Claire Woods retires after 23 years of service in Hawaii

by Daniel de Castro – 




After 23 years of dedicated and distinguished service, Claire Woods has retired as executive director of the Family Treatment Services of The Salvation Army in Hawaii.

During a recent gathering honoring her retirement, she was surrounded with love by her loyal staff, professional colleagues and community leaders, family and friends, and most of all, by many women whose lives were changed because of her devotion and commitment to keeping families together.

Claire’s career with The Salvation Army started in 1982 at the Residential Treatment Services for Children and Youth (RTSCY) as academic supervisor at Kula Kokua, a day treatment program for abused and neglected young children. In 1986, she became the unit supervisor. She was later promoted to program services director for a group of programs on the Manoa campus. Following the closing of the RTSCY, The Salvation Army’s programs for women and children were reorganized and Claire became the director of programs for Women and Children in 1991.

In 1993, The Salvation Army Family Treatment Services (FTS) emerged from these programs and Claire was appointed executive director.

Under her leadership, the programs became nationally accredited. The FTS budget grew from $2.6 million annually to $4.6 million. Programs grew in keeping with community needs, finding new and creative ways to serve.

Claire has written many grants and proposals that have helped to bring The Salvation Army in the forefront of treatment programs. She has been a tireless advocate for women and families and young children, serving on a wide range of state task forces, testifying at the legislature, and chairing the Substance Abuse Providers’ Coalition. She has been a moving force in Hawai‘i in improving services for the most vulnerable women, children and families. Because of her love and dedication, The Salvation Army Family Treatment Services is one of the best facilities of its kind and has brought about positive change in the lives of many families.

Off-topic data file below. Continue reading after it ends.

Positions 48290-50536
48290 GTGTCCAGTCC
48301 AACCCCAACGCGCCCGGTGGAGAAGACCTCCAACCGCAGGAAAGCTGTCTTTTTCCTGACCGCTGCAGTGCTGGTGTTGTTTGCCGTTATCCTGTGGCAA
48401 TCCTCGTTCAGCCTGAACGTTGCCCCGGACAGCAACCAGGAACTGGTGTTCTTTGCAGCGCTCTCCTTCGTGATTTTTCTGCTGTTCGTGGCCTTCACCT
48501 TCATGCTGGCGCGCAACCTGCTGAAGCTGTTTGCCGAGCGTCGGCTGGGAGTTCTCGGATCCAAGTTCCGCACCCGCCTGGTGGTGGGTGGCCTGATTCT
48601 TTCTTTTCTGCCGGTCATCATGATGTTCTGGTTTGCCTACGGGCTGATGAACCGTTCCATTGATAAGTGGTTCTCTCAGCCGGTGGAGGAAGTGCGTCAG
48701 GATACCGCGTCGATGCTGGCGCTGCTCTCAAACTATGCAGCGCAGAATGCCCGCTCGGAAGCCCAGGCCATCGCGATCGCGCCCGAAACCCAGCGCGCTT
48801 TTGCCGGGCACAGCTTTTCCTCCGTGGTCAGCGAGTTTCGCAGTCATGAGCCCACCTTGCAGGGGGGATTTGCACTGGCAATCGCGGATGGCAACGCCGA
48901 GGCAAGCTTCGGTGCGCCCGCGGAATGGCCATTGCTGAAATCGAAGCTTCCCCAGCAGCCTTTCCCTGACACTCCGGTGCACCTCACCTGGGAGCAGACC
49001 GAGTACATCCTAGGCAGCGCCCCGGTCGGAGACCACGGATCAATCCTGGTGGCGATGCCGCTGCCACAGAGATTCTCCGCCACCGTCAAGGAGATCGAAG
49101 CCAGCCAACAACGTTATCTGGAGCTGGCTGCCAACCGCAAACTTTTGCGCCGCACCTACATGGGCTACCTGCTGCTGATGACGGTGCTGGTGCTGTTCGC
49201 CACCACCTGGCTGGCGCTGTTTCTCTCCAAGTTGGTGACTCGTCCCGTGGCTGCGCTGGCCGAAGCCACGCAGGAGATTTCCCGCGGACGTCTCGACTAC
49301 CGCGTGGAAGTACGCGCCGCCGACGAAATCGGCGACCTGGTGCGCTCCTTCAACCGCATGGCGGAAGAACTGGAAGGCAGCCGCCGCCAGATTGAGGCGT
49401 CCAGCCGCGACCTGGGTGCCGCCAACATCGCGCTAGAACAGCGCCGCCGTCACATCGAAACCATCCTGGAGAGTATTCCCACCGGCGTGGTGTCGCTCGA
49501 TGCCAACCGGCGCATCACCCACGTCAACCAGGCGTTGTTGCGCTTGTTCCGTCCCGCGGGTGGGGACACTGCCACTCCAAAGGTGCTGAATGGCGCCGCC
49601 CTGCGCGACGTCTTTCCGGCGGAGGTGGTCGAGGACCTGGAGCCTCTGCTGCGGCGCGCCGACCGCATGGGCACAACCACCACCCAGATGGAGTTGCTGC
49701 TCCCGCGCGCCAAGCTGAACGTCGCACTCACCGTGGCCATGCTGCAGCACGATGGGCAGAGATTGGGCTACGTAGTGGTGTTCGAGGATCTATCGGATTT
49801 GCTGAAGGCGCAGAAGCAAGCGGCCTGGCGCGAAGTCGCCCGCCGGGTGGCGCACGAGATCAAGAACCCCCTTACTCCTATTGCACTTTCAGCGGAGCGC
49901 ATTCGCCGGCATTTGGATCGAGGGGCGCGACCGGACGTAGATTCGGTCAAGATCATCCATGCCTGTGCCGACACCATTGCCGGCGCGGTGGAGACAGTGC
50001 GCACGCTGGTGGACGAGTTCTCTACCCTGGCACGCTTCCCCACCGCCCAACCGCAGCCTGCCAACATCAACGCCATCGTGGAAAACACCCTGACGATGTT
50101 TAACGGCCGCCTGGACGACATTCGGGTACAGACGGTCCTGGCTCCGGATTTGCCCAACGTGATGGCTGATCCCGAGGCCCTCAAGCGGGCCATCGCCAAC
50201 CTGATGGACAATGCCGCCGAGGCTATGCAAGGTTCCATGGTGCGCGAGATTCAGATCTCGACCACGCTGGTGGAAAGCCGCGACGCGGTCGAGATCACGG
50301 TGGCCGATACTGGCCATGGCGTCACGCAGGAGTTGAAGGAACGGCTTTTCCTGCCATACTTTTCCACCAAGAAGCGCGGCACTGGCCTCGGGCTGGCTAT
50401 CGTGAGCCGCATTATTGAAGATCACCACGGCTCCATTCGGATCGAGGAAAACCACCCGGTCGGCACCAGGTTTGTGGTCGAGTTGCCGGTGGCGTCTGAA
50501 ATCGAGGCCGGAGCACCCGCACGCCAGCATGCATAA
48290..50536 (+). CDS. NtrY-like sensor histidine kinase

“Among the many things I have appreciated about Claire is that her investment in Salvation Army services extended beyond Hawai‘i. She was a regular presenter and leader at both territorial and national conferences, and could be counted on to be willing, enthusiastic and effective,” says Gordon Bingham, territorial Social Services secretary.

At Claire’s retirement gathering, Major Dave Hudson, divisional commander, was touched and impressed by the clear and perceptible demonstration of people’s gratitude for her contribution in changing people’s lives. “It’s evident that Claire has been instrumental in rebuilding hundreds of lives, and for that, her legacy will continue to inspire us all in our work with The Salvation Army,” says Major Hudson. “She will be missed.”


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